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**Mutually exclusive When two events are mutually exclusive then:**

P(A U B) = P(A) + P(B)

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Example Given that events A and B are mutually exclusive where P(A) = 3/10 and P(B) = 2/5 find the value of P(A U B)

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**What is the difference between?**

For starters, there is a link between mutually exclusive events- they can't both happen at once. However, there is no link between independent events- they don't effect each other at all. It might be easier to understand if you also consider non-mutually-exclusive events and dependent events. If I draw one card from a deck, drawing an ace and drawing a king are mutually exclusive events- a single card cannot be both an ace and a king. However, drawing an ace and drawing a spade are not mutually exclusive events- a single card can be both an ace and a spade. If I draw one card, return that card to the deck, and then draw another card, the draws are independent of each other- the sample space is the same for both draws because I returned the first card to the deck. If I draw one card, but do not return that card to the deck, and then draw another card, these events are dependent- the sample space is different since I didn't return the first card to the deck. Say I drew an ace the first time. Then there is one less card and one less ace in the deck, so the probabilities for the second draw have changed. So mutually exclusive events are contrasted with non-mutually-exclusive events, asking whether one event excludes the other. Independent events are contrasted with dependent events, asking whether one event effects the probability of the other.

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Exhaustive events If two events together contain all the possible outcomes then we say the two events are exhaustive. Example Event A = head Event B = tail Both events A and B together are exhaustive as you can only get a head/ tail on a coin (all possible outcomes) So P(A) + P(B) = ??

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**Exhaustive events P (A U B) = 1**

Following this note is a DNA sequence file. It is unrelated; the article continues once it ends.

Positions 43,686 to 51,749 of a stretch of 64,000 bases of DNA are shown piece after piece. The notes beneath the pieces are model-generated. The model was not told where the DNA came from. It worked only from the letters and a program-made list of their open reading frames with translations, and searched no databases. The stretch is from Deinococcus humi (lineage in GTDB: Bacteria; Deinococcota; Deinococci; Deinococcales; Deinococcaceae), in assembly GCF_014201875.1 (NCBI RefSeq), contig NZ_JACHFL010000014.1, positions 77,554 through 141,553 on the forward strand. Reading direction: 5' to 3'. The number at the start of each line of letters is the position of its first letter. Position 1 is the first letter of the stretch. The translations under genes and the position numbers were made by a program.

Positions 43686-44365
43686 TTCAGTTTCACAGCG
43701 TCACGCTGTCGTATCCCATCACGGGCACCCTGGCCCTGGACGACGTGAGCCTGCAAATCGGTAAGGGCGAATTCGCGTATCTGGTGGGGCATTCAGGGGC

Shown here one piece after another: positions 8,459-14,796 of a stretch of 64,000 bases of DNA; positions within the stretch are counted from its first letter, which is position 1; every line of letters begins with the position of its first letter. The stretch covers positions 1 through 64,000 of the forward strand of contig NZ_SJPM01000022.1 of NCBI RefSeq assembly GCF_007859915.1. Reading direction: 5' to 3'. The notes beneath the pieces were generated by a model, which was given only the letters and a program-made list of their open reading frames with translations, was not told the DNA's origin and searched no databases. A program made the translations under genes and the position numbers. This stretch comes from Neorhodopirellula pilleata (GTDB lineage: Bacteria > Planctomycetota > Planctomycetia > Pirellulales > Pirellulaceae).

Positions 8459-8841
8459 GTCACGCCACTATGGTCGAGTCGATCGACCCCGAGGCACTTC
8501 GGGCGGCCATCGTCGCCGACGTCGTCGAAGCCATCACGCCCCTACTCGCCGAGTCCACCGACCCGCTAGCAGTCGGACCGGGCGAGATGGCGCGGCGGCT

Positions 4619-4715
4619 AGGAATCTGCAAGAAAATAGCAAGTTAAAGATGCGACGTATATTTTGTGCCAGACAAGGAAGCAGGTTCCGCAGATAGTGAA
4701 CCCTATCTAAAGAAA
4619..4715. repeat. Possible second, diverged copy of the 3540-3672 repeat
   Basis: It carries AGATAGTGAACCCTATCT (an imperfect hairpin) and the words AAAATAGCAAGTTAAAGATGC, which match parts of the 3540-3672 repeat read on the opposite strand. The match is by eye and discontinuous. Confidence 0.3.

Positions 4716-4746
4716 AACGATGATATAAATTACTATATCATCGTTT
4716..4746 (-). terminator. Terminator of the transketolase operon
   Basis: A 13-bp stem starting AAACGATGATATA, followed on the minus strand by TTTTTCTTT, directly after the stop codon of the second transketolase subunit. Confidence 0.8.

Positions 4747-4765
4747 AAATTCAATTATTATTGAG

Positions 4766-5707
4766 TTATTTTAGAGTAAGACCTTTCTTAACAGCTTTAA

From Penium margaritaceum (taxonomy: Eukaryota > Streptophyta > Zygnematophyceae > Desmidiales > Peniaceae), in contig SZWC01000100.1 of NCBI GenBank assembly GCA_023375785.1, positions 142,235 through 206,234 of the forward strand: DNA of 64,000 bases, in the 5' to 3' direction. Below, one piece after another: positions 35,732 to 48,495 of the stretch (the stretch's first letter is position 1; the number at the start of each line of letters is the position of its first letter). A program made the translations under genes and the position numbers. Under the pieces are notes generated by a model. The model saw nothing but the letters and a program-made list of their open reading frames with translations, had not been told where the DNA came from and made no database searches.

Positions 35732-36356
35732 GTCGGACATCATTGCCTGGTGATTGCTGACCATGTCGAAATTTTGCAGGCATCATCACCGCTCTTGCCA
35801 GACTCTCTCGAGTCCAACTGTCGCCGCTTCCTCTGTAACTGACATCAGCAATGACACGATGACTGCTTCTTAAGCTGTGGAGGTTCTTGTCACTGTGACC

There are no elements outside the two events

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Example P (A U B) = 1 Given that P(A) = 4/5 and P(B) = ½ and P(A n B) = 3/10 show that A and B are exhaustive.

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Some more examples Given that P(A) = 0.55, P(AUB) = 0.7 and P(A n B) = 0.2 find P(B’)

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Another example Given P(G’) = 5x, P(H) = 3/5 P(GUH) = 8x and P(G n H) = 3x find the value of x.

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**Conditional Probability**

If you are given two events but told that one of the events has already occurred then this is called conditional probability. This is because if an events has already occurred it will influence what is going to happen in the future. The probability of an event A given B = P(A I B) = P(AnB) P(B)

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Example P(A I B) = P(AnB) P(B) Two fair dice are thrown. Find the probability that one of the dice shows a four given that the total of the dice is ten. P( four I ten). Firstly write down all the possible outcomes for the two dice. (page 374) Four and a ten means (4,6) and (6,4) P( four U ten) = 2/36 P( ten) = 3/36 (using 4,6 5,5 and 6,4) So P (four I ten) = 2/3

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**Example 2 Given P(A) = ½ P(AIB) = ¼ and P(AUB)= 2/3 find P(B).**

P(A I B) = P(AnB) P(B) Given P(A) = ½ P(AIB) = ¼ and P(AUB)= 2/3 find P(B).

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**For independent events A and B, P(A n B) = P(A) x P(B)**

Independence P(A I B) = P(AnB) P(B) Two events that have no effect on each are called independent events P(AIB) = P(A) (the event B doesn’t influence A!) P(A n B) = P(A) P(B) The throwing of 2 dice are independent events. This means that the outcomes on one die are not affected in any way by the outcomes on the other. For independent events A and B, P(A n B) = P(A) x P(B)

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Example A card is picked at random and a fair die is thrown. Find the probability that the card is the Ace of hearts and the die shows a 6.

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Probability I Introduction to Probability

Probability I Introduction to Probability